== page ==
CBS All Access adds 3,500 new episodes before rebranding in 2021

Anthony Ha

ViacomCBS has announced a significant expansion to its streaming library, with the addition of more than 3,500 episodes of shows like "Avatar: The Last Airbender," "Chapelle's Show" and "Laguna Beach."

Viacom and CBS were previously merged, then separated, then most recently merged again, and the additional content comes from across the company's different brands — such as BET, Comedy Central, MTV, Nickelodeon, Smithsonian Channel, TV Land, VH1 and Paramount Pictures — plus additional sports programming, like exclusive U.S. streaming of the UEFA Champions League and UEFA Europa League.

ViacomCBS had previously announced plans to launch an expanded and rebranded version of CBS All Access this summer, to better compete against streaming offerings like Disney+ and HBO Max. Today's announcement suggests that the rebrand isn't coming until early 2021, but positions this news as the first step in that process.


“Today marks the beginning of an exciting evolution of CBS All Access into the subscription streaming home for ViacomCBS and a preview of what’s to come,” said Chief Digital Officer Marc DeBevoise in a statement.

We've previously suggested that the main reason to sign up for CBS All Access is to get access to new Star Trek shows like "Discovery," "Picard" and the upcoming animated series "Lower Decks." But this announcement feels like an attempt to lure non-Trek fans to sign up as well. (And just to be clear: I love Star Trek.)

Other original content in the works includes a Spongebob Squarepants spin-off called "Kemp Koral," "The Spongebob Movie: Sponge on the Run," an untitled project from director Richard Linklater and a miniseries adaptation of "The Stand."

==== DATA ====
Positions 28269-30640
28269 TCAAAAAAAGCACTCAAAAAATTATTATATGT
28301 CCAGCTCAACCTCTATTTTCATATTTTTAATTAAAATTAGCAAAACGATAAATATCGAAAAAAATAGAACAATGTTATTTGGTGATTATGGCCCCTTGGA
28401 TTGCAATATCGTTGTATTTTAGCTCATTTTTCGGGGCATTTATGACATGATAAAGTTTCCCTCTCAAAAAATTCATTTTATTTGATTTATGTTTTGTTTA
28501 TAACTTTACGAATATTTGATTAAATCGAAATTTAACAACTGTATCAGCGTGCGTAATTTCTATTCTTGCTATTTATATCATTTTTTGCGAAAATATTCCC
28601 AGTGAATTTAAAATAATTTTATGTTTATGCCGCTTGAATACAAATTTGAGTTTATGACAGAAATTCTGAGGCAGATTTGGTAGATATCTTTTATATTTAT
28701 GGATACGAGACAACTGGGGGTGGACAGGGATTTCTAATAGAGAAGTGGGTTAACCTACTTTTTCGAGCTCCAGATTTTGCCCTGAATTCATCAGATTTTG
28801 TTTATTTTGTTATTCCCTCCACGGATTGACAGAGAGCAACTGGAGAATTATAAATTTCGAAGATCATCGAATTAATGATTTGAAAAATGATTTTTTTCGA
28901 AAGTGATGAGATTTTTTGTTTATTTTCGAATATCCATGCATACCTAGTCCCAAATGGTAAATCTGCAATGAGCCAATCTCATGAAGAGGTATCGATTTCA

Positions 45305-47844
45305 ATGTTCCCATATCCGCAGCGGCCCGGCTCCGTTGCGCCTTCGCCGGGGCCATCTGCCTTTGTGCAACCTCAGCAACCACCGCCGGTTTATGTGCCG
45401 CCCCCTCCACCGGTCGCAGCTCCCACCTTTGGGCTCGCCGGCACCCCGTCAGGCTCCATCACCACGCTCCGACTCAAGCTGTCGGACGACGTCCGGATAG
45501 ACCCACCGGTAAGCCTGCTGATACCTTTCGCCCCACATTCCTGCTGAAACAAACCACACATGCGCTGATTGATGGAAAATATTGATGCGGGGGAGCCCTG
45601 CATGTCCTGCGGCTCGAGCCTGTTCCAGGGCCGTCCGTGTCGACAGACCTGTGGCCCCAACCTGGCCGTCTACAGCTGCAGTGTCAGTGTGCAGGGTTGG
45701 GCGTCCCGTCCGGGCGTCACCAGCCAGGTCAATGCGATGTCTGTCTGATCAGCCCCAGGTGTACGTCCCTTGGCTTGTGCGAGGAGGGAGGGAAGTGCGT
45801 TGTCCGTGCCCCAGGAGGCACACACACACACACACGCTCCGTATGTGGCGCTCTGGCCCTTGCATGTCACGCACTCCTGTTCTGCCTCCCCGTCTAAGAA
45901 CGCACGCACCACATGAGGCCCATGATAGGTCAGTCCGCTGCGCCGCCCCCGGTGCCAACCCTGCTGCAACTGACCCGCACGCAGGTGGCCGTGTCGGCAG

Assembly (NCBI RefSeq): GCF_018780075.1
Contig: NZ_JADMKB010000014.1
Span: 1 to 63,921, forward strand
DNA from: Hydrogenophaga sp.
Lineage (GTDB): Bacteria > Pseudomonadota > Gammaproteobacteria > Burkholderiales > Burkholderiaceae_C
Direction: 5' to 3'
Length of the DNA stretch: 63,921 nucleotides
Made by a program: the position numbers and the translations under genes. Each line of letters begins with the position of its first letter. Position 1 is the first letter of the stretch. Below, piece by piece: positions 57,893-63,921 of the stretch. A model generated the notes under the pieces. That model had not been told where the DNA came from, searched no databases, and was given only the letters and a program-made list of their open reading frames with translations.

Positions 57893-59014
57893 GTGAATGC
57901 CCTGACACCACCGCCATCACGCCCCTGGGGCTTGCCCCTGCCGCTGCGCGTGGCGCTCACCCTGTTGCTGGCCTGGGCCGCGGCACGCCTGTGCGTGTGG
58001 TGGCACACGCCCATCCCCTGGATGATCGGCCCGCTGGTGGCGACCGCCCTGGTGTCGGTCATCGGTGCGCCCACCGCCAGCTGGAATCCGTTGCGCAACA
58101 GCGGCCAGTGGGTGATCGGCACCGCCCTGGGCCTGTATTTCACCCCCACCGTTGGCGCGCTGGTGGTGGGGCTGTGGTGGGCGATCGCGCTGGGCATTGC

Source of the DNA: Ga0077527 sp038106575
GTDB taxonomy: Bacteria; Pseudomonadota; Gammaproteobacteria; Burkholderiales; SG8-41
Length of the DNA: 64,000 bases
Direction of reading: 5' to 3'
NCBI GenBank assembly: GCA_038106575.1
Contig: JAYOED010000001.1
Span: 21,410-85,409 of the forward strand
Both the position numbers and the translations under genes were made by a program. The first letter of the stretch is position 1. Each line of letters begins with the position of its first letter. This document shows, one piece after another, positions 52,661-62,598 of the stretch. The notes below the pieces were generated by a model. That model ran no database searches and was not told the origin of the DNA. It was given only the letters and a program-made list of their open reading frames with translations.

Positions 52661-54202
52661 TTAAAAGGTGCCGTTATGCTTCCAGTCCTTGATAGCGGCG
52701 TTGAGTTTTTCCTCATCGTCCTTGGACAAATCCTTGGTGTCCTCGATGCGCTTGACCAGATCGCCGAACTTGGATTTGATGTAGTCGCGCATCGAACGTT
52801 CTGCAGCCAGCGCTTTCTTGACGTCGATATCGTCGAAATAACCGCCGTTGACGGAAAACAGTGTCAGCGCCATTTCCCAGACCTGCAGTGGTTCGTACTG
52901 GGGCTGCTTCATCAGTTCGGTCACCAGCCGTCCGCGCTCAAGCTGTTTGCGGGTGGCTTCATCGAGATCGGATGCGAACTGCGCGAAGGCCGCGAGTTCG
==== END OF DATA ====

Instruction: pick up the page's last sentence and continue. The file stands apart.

More From

  • Fortnite for Android just got axed from the Google Play Store too

    After Epic Games picked a fight with Apple over the sizable chunk of fees the company takes on transactions in its mobile ecosystem, it looks like the Fortnite developer will be waging a war on two fronts. Epic added a direct payment option to its mobile game early Thursday, prompting Apple to remove Fortnite from the App Store. Now, the Android version of Fortnite has gone missing from Google's own app marketplace too.

  • Daily Crunch: Apple removes Fortnite from the App Store

    Epic Games takes on Apple, Instagram fixes a security issue and Impossible Foods raises $200 million. The controversy over Apple's App Store policies has expanded to include Epic Games and its hit title Fortnite.

  • Facebook users are pretty bad at telling how much time they spend on it

    A lot of studies and discussion of social media use time spent on the platforms as evidence for various theories and conclusions — but it turns out that people are actually super bad at telling how long they spend on them, according to research from Facebook. If you were conducting a study that was looking at how social media use potentially affected or was affected by mood, for instance, you would likely rely on self-reported statistics for both measures. Everyone understands that these self-reported numbers will have error, and some studies have demonstrated it, but this meta-study from Facebook, comparing self-reporting with actual server logs, shows that the connection is possibly not reliable enough to use for serious scientific work.

  • Uber and Lyft lose bid to delay worker reclassification order in California

    Uber and Lyft have lost their bid to delay a preliminary injunction that will force the two ride-hailing app companies to reclassify drivers as employees. A California superior court judge denied Thursday the companies request to delay the order from going into effect August 20. The decision sets the stage for a legal fight and will most certainly require both companies to suspend operations temporarily in California if they fail to get the stay extended.